I suspect there are readers who not only remember Francis Durbridge's work but who can also whistle his theme tune, which was either 'Coronation Scot' by Vivian Ellis, or Rimsky-Korsakov's Scheherazade, depending on your age.
The Hull-born author and playwright was born in 1912 and died in 1998. His output was prodigious: I count at least 35 novels, 22 TV series, seven theatrical plays and around 30 radio plays and serials. He sold his first play to the BBC at 21, and created his most enduring character, the crime novelist and detective Paul Temple, at 26. In many ways he was the first of the popular multimedia writers, with simultaneous hits on radio, TV, film and in print. In later life he turned to the theatre with similar success.
Typically, the critics sneered and the public adored him. Now, his books have completely vanished and only some of his radio plays survive, kept alive by the BBC's desire to turn a buck and make up for wiping much of their archives.
Durbridge also used the pen name of Paul Temple, thus becoming his own character. There's a warm glow of nostalgia around his middle-class mysteries, which usually turn on the elaborate planning and solution of a murder, with plenty of cliffhangers. He was less interested in the whodunit so much as the will-he-get-away-with-it, because he knew this was a better way to create suspense. But are the stories any good? Actually, yes; I think of him as the English Cornell Woolrich, a pulp-fiction writer whose energetic style contrasted with the enervating period in which he wrote.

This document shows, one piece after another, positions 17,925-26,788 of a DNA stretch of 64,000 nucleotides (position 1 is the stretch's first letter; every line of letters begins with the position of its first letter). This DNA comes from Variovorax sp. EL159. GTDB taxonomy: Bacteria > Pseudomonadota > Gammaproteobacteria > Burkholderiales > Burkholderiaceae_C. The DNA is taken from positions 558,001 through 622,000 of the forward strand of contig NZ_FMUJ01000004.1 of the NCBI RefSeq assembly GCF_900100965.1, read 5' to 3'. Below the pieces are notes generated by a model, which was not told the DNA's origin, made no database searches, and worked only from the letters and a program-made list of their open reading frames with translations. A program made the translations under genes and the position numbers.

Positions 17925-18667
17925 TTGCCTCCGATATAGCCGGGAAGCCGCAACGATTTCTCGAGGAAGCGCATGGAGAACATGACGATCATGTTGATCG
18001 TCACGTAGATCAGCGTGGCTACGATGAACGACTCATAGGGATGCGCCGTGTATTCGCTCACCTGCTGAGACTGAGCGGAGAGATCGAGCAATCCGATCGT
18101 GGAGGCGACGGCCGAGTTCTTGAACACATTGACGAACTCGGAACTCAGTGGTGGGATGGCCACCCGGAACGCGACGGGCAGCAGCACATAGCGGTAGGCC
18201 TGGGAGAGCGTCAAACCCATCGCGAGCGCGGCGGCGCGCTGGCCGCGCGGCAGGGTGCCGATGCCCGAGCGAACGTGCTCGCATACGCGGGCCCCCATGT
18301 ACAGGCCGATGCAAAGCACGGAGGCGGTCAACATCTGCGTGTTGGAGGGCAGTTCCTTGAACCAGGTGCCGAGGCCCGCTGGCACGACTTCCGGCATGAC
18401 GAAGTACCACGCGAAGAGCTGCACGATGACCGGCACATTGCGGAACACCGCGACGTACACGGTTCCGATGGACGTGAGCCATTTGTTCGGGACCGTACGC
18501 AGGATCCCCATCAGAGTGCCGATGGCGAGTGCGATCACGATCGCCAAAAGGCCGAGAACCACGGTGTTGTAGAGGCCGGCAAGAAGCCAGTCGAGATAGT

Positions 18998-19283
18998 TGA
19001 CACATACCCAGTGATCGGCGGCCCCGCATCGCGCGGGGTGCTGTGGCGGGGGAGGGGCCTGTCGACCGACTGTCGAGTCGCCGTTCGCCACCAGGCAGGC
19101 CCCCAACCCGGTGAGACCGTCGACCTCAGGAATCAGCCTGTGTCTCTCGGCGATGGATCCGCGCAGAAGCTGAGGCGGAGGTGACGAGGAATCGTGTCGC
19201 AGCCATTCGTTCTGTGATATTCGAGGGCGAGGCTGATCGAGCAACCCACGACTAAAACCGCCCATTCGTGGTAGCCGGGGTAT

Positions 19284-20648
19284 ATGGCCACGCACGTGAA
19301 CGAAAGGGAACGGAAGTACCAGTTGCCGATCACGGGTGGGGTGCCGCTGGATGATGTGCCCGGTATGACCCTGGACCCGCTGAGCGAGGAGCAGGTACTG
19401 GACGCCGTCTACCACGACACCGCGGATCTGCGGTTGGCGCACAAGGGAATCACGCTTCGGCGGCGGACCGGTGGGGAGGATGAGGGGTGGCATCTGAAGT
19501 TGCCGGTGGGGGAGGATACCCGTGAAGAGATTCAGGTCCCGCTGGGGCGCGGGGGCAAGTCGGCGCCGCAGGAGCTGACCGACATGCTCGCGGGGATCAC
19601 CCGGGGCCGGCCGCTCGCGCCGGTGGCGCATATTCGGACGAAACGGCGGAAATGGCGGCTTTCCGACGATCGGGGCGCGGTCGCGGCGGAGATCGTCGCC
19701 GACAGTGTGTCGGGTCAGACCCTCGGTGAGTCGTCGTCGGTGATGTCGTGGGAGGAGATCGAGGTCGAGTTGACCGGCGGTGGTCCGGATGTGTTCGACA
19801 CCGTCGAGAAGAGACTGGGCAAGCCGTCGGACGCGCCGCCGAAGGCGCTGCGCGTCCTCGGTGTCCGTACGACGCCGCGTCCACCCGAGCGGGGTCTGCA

Paul Temple is absurdly British, rather too solid and square-jawed for my liking, but he proved instantly popular and went on to become one of the most successful characters ever created for broadcasting, which makes his disappearance strange. Our detectives are more complex and beset with personal problems now. Temple's world is filled with lost images; it's a world of telephone exchanges, manor houses, glamorous cabaret artists, Mayfair flats, mysterious piano tuners, diamond robberies, kidnaps, clergymen and calling cards, where carrier pigeons are used to smuggle gems and the only clue to a crime is a cocktail stick. It's easy to make fun of such plots – and why not? The Thirty Nine Steps has become a huge West End hit again, doing just that – but it's a shame that Durbridge's thrillers have disappeared so completely.Reuse content